But are these features needed in a massage gun? It’s like a computer turned massage device. We highly doubt the practicality of this, let alone the viability of the standalone sensors. They might not be as accurate as the ones in your smartwatch. 

We would’ve preferred more percussive therapy features like the ones on the Aura Revive (dynamic speeds and a heated mode). We tried to find something worth liking on the Health+ device, but we just couldn’t. We don’t believe it’s worth the $449.99 price tag (or even $404, with the MGA coupon).

We also don’t believe it can rev up to 3500RPM as advertised – we’d think it’s 3200RPM max and nothing more. We also believe that the amplitude is overstated.

Even though both Smart and Health+ are advertised as having 16mm stroke length, we believe it’s much lower – probably about 10mm for each.

Which one should you go for between these two, if you have to?

We’d say go for the cheaper Smart model. It’s $100 less nominally and does the job well. You get the same feeling as the Aura Revive. If you decide to go for it, make sure to apply the MGA coupon to save an extra 10%. You will pay $314.99 instead of $349.99.

Does the Smart or Health+ have the edge over the Aura Revive?

We don’t believe they do. Aura has a more modern look and is sleeker. It feels lighter and easier to hold. Zarifa’s full-sized guns look bigger and heavier. We like Aura Revive’s features more – the heated and dynamic modes are superb. Aura is also more affordable at $199 compared to any of the two Zarifa products. 

Our Advice

We recommend you pick the Aura Revive if you have to buy a full-sized FSA/HSA-approved massage gun (other than expensive Theragun). For a mini device, definitely go for the Zarifa product – it is a good mini.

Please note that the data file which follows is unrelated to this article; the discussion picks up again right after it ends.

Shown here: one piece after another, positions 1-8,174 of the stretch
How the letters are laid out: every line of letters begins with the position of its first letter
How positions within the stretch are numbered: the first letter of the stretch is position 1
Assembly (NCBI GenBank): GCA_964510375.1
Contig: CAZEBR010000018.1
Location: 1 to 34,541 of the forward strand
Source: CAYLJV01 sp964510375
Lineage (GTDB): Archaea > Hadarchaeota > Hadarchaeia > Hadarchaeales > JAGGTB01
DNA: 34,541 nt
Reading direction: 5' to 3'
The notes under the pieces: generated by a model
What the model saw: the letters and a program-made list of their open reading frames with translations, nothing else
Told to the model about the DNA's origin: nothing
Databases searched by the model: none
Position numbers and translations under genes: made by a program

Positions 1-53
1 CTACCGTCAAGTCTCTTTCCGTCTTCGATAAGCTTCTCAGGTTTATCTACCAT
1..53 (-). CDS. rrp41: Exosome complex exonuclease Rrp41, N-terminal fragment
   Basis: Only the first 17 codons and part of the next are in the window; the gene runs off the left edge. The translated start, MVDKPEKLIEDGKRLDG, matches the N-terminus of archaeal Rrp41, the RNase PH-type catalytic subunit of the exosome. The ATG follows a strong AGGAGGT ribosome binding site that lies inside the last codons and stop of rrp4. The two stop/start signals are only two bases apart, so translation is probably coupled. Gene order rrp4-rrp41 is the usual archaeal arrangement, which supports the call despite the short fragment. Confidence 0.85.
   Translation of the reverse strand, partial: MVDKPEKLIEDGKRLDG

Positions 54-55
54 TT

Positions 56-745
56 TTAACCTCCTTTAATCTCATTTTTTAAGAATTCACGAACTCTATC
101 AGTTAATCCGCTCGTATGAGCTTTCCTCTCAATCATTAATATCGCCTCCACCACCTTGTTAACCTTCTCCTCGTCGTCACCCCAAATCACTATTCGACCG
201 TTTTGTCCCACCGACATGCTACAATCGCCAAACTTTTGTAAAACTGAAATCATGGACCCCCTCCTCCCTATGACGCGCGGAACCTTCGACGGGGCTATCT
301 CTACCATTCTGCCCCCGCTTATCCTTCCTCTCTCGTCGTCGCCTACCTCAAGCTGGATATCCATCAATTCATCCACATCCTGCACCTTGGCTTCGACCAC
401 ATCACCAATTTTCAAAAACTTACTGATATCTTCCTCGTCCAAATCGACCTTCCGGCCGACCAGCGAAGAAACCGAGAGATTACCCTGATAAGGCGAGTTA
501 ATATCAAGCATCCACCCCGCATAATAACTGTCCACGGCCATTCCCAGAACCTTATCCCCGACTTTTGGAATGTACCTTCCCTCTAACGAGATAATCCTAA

What about Theragun – Is Theragun FSA or HSA Eligible?

Theraguns are great percussion massagers – expensive but effective. So…

Is Theragun FSA or HSA eligible?

Yes, but the same conditions apply as any of the other massage guns. You will likely need a LOMN to claim it as a medical expense.

Can I use FSA to pay for Theragun?

Yes, but you can only do it in FSA or HSA-approved stores. These stores allow you to use your FSA or HSA card to buy a massage gun. Theragun’s official store won’t accept any of the cards. Instead, we recommend you buy a Theragun using your FSA or HSA card on RecoveryForAthletes.com.

They are authorized dealers and sell all Theragun models. They also offer a nice price-match guarantee – the prices aren’t inflated.

But do we Recommend Theraguns?

Yes, Theraguns are fantastic devices, but they might not be perfect for everyone. For starters, they are punchy devices with 16mm amplitude. Their intensity emanates from their long stroke lengths.

However, they have fewer percussions per minute – often not exceeding 2450RPM. 

Compared to Aura Revive, Theraguns are punchier and more aggressive, thus likely more effective for most people. Even the Theragun mini will be punchier than the Aura Revive or any of the Zarifa devices.

Besides, Theraguns, especially the new 5th Generation (the newly released Pro, and soon also the mini) have some great features like build-in routine presets, bluetooth connectivity and more.

Here are our in-depth Theragun reviews for further reading:

HSA/ FSA Approved Massage Gun – Bottom Line

We hope we have sufficiently answered the questions you had, and provided a good overview FSA or HSA eligible massage gun options currently available.

Remember that certain conditions have to be met to buy a massage gun with an FSA or HSA card. Also, only a few stores sell FSA and HSA-approved massage guns.

Look out for the right massage guns to buy under these conditions. You can even buy a HSA/FSA approved Theragun with your FSA or HSA card, but you must fulfill the specified conditions.

Good luck with your purchase!

  1. Publication 969 (2021), Health Savings Accounts and Other Tax-Favored Health Plans, www.irs.gov
  2. Imtiyaz S, Veqar Z, Shareef MY. To Compare the Effect of Vibration Therapy and Massage in Prevention of Delayed Onset Muscle Soreness (DOMS). J Clin Diagn Res. 2014 Jan;8(1):133-6.
    doi: 10.7860/JCDR/2014/7294.3971. Epub 2014 Jan 12. PMID: 24596744; PMCID: PMC3939523.
  3. Classify Your Medical Device, www.fda.gov

NOTE: We only use high-quality sources and rely on peer-reviewed studies, academic research institutions, and medical associations to support the facts within our articles.

luke massagegunadvice

Luke is a Biomedical Engineer, an entrepreneur and an avid sportsman. On this blog, he personally reviews the devices, does tons of research and plans the content roadmap. He also works with our Experts and Fact-Checkers to ensure that we only publish thorough, verified information.